The New Jersey Educational Facilities Authority yesterday approved nearly $740 million of borrowing for higher educational institutions, including a plan to restructure roughly $130 million of University of Medicine and Dentistry of New Jersey debt insured, in part, by Ambac Assurance Corp. and MBIA Insurance Corp.
UMDNJ officials plan in the fourth quarter to refund two series of floating-rate debt into fixed rate: Series 2001A auction-rate lease revenue certificates for $34 million with MBIA insurance, and Series 2002B variable-rate bonds for $95 million with Ambac insurance. Recent downgrades of the two monolines prompted UMDNJ and the authority to seek to refinance the debt, yet officials will issue the bonds after the university has completed its latest financial audit, according to NJEFA's executive director, Roger Anderson.
Morgan Stanley is senior manager on the deal. Gibbons PC is bond counsel and Acacia Financial Group Inc. is the financial adviser.
Current plans include refinancing the Series 2001A lease certificates into variable-rate demand bonds with a letter of credit from Bank of America NA and also refunding the Series 2002B bonds into fixed-rate debt or put bonds, depending on market conditions, Anderson said.
While the Series 2002B bonds have additional support via extra liquidity from Bank of America, the bank can terminate that enhancement if Ambac's rating from Moody's Investors Service falls below a double-A credit rating for more than 30 days, Ambac carries AA and Aa3 ratings from Standard & Poor's and Moody's, respectively, both with a negative outlook.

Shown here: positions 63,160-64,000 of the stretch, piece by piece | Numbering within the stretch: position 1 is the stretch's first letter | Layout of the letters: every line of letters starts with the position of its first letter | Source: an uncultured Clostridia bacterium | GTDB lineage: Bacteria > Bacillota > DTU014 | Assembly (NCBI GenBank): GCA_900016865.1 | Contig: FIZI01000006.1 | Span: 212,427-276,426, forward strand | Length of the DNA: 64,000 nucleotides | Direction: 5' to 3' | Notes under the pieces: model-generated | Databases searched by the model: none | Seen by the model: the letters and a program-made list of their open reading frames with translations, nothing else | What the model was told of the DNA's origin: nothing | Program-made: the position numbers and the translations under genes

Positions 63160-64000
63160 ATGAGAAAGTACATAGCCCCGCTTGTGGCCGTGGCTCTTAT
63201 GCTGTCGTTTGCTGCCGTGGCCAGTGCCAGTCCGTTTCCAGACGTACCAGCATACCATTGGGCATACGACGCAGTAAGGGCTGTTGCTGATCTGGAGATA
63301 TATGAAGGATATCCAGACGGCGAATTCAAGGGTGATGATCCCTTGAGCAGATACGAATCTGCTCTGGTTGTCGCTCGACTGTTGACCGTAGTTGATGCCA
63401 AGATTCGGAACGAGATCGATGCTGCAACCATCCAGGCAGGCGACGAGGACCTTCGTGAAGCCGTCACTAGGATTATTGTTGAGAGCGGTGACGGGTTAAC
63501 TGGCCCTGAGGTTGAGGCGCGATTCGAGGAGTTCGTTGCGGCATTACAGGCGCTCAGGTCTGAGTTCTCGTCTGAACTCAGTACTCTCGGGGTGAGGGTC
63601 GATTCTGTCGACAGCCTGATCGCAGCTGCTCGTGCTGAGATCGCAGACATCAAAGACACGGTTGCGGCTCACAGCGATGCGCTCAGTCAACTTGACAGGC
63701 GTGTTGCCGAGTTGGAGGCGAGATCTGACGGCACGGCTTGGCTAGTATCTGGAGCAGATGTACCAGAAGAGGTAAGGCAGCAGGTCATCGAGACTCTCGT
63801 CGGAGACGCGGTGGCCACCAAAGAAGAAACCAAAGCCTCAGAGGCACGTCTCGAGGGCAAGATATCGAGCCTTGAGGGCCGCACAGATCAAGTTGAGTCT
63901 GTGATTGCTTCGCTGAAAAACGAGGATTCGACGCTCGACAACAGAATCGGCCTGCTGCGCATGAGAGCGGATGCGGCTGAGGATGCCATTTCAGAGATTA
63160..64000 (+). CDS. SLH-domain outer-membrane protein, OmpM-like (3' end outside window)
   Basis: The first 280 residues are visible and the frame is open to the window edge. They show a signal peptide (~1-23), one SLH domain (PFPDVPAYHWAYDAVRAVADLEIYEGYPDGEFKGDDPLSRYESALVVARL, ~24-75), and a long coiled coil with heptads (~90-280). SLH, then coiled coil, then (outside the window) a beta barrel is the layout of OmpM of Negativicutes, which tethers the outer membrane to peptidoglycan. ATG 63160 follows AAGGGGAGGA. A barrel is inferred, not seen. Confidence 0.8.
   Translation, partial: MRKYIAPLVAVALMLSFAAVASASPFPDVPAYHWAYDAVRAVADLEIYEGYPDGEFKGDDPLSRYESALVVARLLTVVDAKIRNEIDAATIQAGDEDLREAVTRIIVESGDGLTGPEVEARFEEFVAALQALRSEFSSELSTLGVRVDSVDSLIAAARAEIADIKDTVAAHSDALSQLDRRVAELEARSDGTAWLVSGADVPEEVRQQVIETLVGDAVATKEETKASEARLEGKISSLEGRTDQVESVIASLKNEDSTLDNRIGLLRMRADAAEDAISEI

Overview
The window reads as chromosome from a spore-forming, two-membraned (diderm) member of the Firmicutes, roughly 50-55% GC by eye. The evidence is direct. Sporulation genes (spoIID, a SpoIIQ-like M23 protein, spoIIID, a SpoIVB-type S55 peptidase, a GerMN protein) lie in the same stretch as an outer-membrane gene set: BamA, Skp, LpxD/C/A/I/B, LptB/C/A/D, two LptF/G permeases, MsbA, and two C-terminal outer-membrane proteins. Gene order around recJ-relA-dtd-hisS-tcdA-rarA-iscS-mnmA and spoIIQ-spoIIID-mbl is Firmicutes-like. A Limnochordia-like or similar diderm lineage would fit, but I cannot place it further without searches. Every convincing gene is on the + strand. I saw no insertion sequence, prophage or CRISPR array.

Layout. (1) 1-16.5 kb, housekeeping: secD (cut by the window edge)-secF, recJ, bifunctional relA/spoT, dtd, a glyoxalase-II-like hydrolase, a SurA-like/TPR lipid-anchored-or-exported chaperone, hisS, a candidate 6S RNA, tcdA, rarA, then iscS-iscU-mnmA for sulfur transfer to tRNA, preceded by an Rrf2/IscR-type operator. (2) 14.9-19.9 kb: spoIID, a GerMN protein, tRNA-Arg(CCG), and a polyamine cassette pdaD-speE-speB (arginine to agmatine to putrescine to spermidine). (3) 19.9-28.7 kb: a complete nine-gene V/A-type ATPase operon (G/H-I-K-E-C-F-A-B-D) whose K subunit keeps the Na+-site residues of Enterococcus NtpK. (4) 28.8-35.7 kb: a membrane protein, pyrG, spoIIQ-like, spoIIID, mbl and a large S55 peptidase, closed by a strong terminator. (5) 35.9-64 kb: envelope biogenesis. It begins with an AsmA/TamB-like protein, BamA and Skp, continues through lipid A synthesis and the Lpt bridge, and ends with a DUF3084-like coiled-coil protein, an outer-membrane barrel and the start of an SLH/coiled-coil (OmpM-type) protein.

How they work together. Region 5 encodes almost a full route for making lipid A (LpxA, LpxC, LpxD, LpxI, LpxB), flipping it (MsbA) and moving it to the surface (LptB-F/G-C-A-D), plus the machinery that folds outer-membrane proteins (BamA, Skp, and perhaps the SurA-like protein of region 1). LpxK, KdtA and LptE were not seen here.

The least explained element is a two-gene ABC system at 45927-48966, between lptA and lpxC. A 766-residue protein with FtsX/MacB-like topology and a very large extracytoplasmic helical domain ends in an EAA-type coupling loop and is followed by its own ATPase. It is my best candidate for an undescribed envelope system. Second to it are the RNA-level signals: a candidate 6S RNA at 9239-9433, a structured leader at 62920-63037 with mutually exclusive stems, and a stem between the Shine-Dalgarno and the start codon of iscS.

MBIA has been downgraded as well. Moody's and Standard & Poor's rate the insurer A2 and AA, respectively, both with a negative outlook.
The authority authorized up to $300 million of refunding for UMDNJ, giving the school $165 million of borrowing capacity for traditional, fixed-rate refundings. Anderson said current market conditions do not offer enough refunding savings on those bonds, yet that may change later this year when UMDNJ brings forth its $135 million deal.
"The authority and the university authorized issuing refunding bonds to take out several other series of university debt," Anderson said. "None of those refundings are attractive right now. They don't hit savings targets, but we authorized them just in case by the time we get around to actually doing the deal, the market changes and may present savings."
Along with the decreasing credit ratings of its insurers, UMDNJ has credit challenges of its own. Moody's rates the school's $648 million of outstanding debt Baa2 and placed the credit on watch for possible downgrade in early March. The rating agency expects to conclude its review of the university by the end of August. Standard & Poor's rates the school BBB.
In late March, authority and university officials were considering a much larger bond deal for the school, up to $750 million for refunding with $50 million to support capital projects at UMDNJ. Those plans changed due to market volatility.
"We kind of narrowed the range of refunding targets based on the market," Anderson said. "That was if we could refund all the outstanding debt, and we just narrowed that down to a more realistic number."
Along with signing off on refunding debt for UMDNJ , the authority approved up to $250 million of fixed-rate, new-money debt for Princeton University. The bonds will price competitively in the first week of September. McCarter & English LLP is bond counsel and Government Finance Associates Inc. is Princeton's financial adviser while Public Financial Management Inc. will advise the authority.
Other approved deals include up to $155 million of fixed-rate borrowing for the Richard Stockton College of New Jersey,which Morgan Stanley will price in early August, and up to $32.5 million of fixed-rate new money bonds for Montclair State University. Lehman Brothers will price those bonds in September.